Matt Smith himself, meanwhile, is proving just how skint the BBC currently are by being forced to sell off his clothes. Doctor Who fans will get a chance to buy Matt's costume as part of Children in Need. The actor's outfit from the acclaimed Neil Gaiman-written episode The Doctor's Wife, written by the acclaimed Neil Gaiman his very self, will go up for auction on Friday night. A teaser of the Doctor Who Christmas special will be broadcast as part of this year's broadcast. There will also be a sketch, written by showrunner Steven Moffat, which will see the Doctor offer viewers the chance to win his famed tweed jacket, bow-tie and other items. 'I'd say the tweed jacket or the bow-tie are the most iconic - although the boots are my personal favourite,' said Matt. 'I hope people donate generously for BBC Children in Need because it's a wonderful cause - and we've got to beat last year's total.' The online auction will be conducted at www.bbc.co.uk/Pudsey and will close on Monday 21 November. The successful bidder will also win a copy of the sketch script written signed by Matt Smith. In addition, the title of this year's Doctor Who Christmas special will be revealed during the Children in Need broadcast and viewers will be treated to an exclusive sneak peek of the festive adventure.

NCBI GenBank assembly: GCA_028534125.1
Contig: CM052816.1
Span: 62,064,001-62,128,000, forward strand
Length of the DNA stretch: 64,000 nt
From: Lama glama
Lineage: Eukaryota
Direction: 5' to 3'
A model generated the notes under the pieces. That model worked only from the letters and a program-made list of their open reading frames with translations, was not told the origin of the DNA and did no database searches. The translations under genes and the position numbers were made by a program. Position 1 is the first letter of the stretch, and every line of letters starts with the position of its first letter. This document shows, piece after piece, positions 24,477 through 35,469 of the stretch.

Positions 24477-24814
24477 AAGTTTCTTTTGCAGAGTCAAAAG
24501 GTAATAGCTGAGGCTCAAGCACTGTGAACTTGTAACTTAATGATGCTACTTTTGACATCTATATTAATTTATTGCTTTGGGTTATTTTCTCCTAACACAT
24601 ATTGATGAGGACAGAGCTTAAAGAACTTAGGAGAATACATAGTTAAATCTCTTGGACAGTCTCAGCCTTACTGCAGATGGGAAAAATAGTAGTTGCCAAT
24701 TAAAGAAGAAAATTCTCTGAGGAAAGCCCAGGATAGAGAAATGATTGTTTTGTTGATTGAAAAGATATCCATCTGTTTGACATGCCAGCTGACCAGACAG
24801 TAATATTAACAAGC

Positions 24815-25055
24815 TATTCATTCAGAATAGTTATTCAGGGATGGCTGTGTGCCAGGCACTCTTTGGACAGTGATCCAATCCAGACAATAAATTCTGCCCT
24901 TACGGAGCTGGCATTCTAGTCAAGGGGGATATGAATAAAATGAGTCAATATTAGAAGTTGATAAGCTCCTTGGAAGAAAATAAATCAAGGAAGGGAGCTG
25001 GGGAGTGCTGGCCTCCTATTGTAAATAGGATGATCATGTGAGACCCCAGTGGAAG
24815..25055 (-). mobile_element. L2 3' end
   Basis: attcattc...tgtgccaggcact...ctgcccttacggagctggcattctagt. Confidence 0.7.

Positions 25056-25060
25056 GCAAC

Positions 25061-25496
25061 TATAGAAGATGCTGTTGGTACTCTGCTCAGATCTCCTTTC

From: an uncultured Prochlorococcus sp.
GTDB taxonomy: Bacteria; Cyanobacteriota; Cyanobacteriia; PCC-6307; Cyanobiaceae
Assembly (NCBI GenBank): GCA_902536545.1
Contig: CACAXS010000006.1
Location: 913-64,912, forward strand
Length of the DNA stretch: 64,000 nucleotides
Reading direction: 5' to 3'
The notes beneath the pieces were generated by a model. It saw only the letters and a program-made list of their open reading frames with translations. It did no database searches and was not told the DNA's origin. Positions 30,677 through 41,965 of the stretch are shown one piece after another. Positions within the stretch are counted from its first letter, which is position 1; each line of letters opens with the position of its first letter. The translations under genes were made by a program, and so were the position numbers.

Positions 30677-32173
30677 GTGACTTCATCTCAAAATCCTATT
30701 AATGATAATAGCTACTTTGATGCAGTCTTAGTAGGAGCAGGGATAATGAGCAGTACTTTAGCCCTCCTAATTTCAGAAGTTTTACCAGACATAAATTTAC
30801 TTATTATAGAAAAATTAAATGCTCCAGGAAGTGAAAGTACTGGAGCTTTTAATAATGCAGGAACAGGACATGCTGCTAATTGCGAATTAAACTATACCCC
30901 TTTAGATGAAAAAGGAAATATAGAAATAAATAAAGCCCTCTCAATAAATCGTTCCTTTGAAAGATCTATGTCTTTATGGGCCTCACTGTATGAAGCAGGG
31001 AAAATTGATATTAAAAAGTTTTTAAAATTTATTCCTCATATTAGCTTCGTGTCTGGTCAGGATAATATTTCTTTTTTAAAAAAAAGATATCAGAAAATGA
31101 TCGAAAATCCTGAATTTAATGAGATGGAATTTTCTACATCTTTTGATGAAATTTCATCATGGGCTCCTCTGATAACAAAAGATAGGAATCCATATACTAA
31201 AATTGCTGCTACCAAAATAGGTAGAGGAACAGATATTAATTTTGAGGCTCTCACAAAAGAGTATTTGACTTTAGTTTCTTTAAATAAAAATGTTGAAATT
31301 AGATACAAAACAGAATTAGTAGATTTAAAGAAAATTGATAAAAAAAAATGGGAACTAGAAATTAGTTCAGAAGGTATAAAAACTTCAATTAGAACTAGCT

Meanwhile, BBC Careers have this week published details for a role with BBC Worldwide as the Commercial Director of Doctor Who: 'This role is in the brand management team with responsibility for the Doctor Who brand specifically. The Commercial Director is responsible for directing all commercial aspects of the brand, running its P&L, representing the brand internally and externally, and managing and protecting the brand in general. In addition to approving products and communications relating to the brand, you'll also identify and develop new business opportunities, including creating and executing a five year plan for the brand.' The role is part of BBC Worldwide's Global Brands division, within the Adults Brands Team, which also looks after shows like Top Gear and Strictly Come Dancing/Dancing with the Stars. The position will be based at their London Media Centre and has a closing date of 22 November. The role specifically refers to 'a five year plan,' which is good news for Doctor Who from a commercial perspective if nothing else.

Robbie Savage has claimed that 'Strictly Come Dancing stopped people hating me.' Errr ... not guilty, I'm afraid, Rob.